Some lenders are already getting stricter following the Bank's warnings, for example this week Nationwide, one of Britain's biggest lenders, requires borrowers to earn rental income which is 45pc higher than their mortgage, up from the usual 25pc.

                      Other lenders will follow suit in a "domino effect", brokers said last week.

                      Calculations done for the Telegraph by John Charcol, reveal to to qualify for one of Nationwide's new deals, a landlord buying the average UK home with a mortgage needs a £83,349 (41.2pc) deposit.

                      This is based on an interest-only deal requiring a £75,728 (37.4pc) deposit, plus £7,621 (3.8pc) stamp duty.

                      New buy-to-let rules coming in to action

                      And if the change proposed by the Bank of England goes ahead, Nationwide would have to tighten its rules even further, as it would raise the interest rate it uses in its stress tests from 4.99pc to at least 5.5pc. This could increase the deposit required to obtain a mortgage by 5.8pc to £95,144, or 47pc of the purchase price.

                      The calculations show the effect of the changes will be even more extreme in more expensive areas where rental yields tend to be lower, with London and the South East on track to move well out of reach for most amateur landlords.

                      Based on an average London property on the market at £500,000 and tenants paying the average London rent of £1,540 a month, a landlord would need a £255,407 (54pc) deposit to qualify for a Nationwide mortgage. This is based on an interest only mortgage requiring a £244,593 deposit (48.9pc), plus £30,000 for stamp duty.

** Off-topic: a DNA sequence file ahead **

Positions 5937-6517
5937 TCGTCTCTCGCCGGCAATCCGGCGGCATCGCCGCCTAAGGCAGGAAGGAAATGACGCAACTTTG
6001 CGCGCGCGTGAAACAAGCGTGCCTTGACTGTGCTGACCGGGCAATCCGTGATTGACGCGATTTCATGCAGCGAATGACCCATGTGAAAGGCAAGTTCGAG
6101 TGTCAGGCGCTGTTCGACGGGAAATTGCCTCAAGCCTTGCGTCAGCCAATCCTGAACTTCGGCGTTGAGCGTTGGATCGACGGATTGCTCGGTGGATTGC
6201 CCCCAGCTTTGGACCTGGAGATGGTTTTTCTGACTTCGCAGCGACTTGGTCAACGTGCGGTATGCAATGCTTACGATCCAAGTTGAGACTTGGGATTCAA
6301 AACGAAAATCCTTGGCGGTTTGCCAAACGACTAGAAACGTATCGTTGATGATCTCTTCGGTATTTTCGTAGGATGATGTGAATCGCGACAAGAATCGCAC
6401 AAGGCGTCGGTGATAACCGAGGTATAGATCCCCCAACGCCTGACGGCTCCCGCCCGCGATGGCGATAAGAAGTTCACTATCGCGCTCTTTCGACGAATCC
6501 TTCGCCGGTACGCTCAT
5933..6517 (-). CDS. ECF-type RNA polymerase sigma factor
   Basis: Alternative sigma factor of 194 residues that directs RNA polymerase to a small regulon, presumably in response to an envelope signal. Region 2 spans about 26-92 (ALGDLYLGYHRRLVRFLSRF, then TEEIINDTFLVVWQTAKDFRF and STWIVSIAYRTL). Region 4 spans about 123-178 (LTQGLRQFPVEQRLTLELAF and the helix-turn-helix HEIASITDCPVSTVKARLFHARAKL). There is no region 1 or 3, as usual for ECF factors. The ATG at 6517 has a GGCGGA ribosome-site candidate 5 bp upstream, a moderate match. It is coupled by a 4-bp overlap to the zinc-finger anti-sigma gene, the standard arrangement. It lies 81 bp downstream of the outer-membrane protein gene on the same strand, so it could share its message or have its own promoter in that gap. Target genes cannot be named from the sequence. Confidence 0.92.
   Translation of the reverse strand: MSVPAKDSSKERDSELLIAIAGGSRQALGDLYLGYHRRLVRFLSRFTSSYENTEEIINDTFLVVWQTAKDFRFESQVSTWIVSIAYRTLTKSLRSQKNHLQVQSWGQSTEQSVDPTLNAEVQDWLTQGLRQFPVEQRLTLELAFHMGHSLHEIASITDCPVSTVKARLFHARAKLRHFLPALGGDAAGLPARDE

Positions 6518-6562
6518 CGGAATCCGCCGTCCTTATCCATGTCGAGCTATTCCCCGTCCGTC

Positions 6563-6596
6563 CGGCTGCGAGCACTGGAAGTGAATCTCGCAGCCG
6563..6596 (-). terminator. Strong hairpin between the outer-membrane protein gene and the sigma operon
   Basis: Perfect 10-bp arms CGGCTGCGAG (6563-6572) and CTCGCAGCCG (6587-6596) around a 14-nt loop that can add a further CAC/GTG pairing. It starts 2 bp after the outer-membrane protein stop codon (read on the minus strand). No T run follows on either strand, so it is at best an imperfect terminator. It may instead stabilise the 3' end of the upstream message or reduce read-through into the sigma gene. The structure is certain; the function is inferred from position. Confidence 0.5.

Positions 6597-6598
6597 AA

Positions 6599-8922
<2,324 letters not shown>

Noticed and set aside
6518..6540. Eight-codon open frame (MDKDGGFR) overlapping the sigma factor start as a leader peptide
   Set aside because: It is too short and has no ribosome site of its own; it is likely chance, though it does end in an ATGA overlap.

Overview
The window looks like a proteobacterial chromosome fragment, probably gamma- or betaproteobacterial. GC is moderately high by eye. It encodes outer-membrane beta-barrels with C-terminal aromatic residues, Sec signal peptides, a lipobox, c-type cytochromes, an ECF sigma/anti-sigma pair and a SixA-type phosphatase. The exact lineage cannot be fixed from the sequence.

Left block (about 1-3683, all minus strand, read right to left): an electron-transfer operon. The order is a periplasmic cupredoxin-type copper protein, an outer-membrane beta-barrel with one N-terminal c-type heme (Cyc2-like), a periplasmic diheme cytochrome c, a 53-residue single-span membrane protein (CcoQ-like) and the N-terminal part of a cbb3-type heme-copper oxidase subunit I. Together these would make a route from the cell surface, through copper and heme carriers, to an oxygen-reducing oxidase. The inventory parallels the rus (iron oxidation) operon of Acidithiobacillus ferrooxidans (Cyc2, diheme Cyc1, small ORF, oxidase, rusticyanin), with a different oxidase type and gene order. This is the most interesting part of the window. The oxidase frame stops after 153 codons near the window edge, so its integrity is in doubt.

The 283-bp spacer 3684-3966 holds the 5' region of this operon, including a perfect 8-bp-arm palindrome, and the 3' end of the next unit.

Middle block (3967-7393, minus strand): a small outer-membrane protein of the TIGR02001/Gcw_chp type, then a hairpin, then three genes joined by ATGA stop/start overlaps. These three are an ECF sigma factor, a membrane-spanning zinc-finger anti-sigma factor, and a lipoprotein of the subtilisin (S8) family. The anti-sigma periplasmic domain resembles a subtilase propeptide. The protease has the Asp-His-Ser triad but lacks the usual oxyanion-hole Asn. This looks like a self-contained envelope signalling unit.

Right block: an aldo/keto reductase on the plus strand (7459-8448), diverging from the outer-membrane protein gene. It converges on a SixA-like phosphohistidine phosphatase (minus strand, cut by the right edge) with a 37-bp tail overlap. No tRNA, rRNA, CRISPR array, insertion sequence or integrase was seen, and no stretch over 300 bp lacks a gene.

The move is just the latest in a string of measures designed to cool the buy-to-let market, as changes introduced last month mean any buy-to-let property worth more than £40,000 now attracts an additional 3pc stamp duty charge. The Government is also reducing tax relief on buy-to-let mortgage interest payments from April 2017, a move which will hurt borrowers with big mortgages. Experts said it was also a major driver behind lenders becoming more cautious.

                      Ray Boulger, senior technical manager at John Charcol, who conducted the analysis, said the move would be a "huge" blow to middle-class landlords looking to buy or remortgage in order to raise equity to expand their property portfolio. He said: "This will be gutting for people who can't afford to remortgage


                        Lenders prepared to accept remortgage applications immediately after Initial Purchase

                        I thought I would update information governing the remortgage of property immediately after purchase given that a number of individuals acquired property pre April 1 by using either personal cash resources or short term property finance in order to avoid the 3% additional SDLT.

                        Current there are at least 9 lenders who will consider "Day1" remortgage applications, however it is important to note that such loans will be based against the original purchase price and not immediately designed to enable the release of an EquityProfit that may have been acquired in the purchase; having said that if a property was acquired and substantial ( Not cosmetic) works undertaken for which appropriate invoices can be provided there may be opportunities in a minority of such lenders to consider a release of enhance capital value , the remains lenders might however require the property to have been owned for at least six months. The lenders in question are:-
                        Axis Bank
                        Fleet Mortgages
                        Foundation Home Loans
                        Kent Reliance
                        Keystone Property Finance
                        Mortgage Trust/ Paragon Mortgages
                        Virgin Money

                        Hope the above helps forum members who either are seeking such types of refinance or contemplating buying at auction.